“Go in unto the same maid”: In the context of oppressing the helpless, the reference was probably to a slave girl (Exodus 21:7-11).
It is difficult to determine who the maid belonged to, but the following Scriptures cover the sin.
Leviticus 18:8 “The nakedness of thy father’s wife shalt thou not uncover: it [is] thy father’s nakedness.”
Leviticus 18:15 “Thou shalt not uncover the nakedness of thy daughter in law: she [is] thy son’s wife; thou shalt not uncover her nakedness.”
The needy were to be cared for, and not abused. We see in the following Scriptures, they did sin against the poor.
Job 24:4 “They turn the needy out of the way: the poor of the earth hide themselves together.”
Job 24:10 “They cause [him] to go naked without clothing, and they take away the sheaf [from] the hungry;”
These people have rebelled against God and His law.
Amos 2:8 “And they lay [themselves] down upon clothes laid to pledge by every altar, and they drink the wine of the condemned [in] the house of their god.”
“Clothes laid to pledge”: Outer garments used to secure a loan to be returned before sunset (Exodus 22:25-27; Deut. 24:12-13). Instead, they used them to engage in idolatrous acts.
We see they had no compassion at all for the poor. They took the things away from the poor that were necessary for them to live and used them. They did not need these things but they took them from the poor anyway. The poor had pledged them and the rich took the clothes away. Notice, the word god is not capitalized. This is speaking of their worship of false gods. They were a greedy self-indulgent society. They hated the authority of God.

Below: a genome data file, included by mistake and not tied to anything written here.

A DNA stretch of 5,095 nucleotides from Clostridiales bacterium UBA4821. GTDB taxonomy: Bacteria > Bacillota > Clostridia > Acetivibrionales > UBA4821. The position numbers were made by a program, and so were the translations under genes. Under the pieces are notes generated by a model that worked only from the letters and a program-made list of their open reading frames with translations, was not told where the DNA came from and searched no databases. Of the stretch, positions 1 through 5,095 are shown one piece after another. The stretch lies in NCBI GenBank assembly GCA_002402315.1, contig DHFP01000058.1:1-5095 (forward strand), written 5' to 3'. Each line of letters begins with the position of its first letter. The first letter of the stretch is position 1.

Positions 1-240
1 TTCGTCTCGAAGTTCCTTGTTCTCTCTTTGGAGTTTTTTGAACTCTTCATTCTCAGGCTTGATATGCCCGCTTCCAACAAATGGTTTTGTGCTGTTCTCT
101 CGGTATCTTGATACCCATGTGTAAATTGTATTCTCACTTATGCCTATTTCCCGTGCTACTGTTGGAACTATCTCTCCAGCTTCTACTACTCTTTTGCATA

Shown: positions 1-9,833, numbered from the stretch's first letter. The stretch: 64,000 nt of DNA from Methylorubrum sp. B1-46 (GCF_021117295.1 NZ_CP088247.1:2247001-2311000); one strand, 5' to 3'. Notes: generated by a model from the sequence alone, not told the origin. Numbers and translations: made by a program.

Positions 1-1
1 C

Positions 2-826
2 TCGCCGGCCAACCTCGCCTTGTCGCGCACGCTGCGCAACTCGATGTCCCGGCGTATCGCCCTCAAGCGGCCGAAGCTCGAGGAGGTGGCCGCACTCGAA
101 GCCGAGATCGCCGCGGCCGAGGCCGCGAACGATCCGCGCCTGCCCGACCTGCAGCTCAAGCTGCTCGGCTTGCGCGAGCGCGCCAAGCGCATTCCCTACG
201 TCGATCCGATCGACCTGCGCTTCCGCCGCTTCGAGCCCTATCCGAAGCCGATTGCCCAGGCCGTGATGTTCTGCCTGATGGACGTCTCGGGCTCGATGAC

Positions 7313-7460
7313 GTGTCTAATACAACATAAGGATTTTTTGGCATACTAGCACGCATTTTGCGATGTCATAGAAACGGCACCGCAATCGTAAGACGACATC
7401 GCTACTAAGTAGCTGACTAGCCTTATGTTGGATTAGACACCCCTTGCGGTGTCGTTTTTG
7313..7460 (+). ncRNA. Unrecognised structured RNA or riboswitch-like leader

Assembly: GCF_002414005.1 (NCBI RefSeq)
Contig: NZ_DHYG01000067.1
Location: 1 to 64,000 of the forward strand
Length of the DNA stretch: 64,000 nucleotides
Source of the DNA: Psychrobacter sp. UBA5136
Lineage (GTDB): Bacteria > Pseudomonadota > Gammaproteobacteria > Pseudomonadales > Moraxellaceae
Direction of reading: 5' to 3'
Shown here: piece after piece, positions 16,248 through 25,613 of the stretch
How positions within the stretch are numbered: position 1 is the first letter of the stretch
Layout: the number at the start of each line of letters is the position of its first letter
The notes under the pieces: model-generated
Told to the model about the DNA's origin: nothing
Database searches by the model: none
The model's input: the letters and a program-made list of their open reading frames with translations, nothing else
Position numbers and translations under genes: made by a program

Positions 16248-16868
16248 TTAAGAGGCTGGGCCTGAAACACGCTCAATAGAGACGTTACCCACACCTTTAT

Verses 9-12: God’s faithful provision to Israel included military victory, deliverance, and spiritual leadership. As part of their consecration to the Lord, the “Nazirites” were to drink no wine (Num. 6:1-21). Yet Israel had spurned God’s messengers by tempting them to sin.
Amos 2:9 “Yet destroyed I the Amorite before them, whose height [was] like the height of the cedars, and he [was] strong as the oaks; yet I destroyed his fruit from above, and his roots from beneath.”
“Amorite”: The pre-Conquest inhabitants of Canaan, whom God defeated for the Jews (in Joshua 10:12-15). Their giant stature was said to make the spies look like grasshoppers (Num. 13:32-33).
These had been God’s people and He had been with them in battle against the Amorites. The Amorites were like giants yet God helped Israel defeat the Amorites. God had been faithful to them in every way, but they had not been faithful to God. They disobeyed God and ran after false gods.
Amos 2:10 “Also I brought you up from the land of Egypt, and led you forty years through the wilderness, to possess the land of the Amorite.”
Where they were bond slaves in great affliction and distress, unable to help themselves. But the Lord brought deliverance for them, and took them out of this house of bondage with a high hand and a mighty arm.
“And led you forty years through the wilderness”: Going before them in a pillar of cloud by day, and in a pillar of fire by night; providing them with all things necessary, with food and raiment, and protecting them from all their enemies.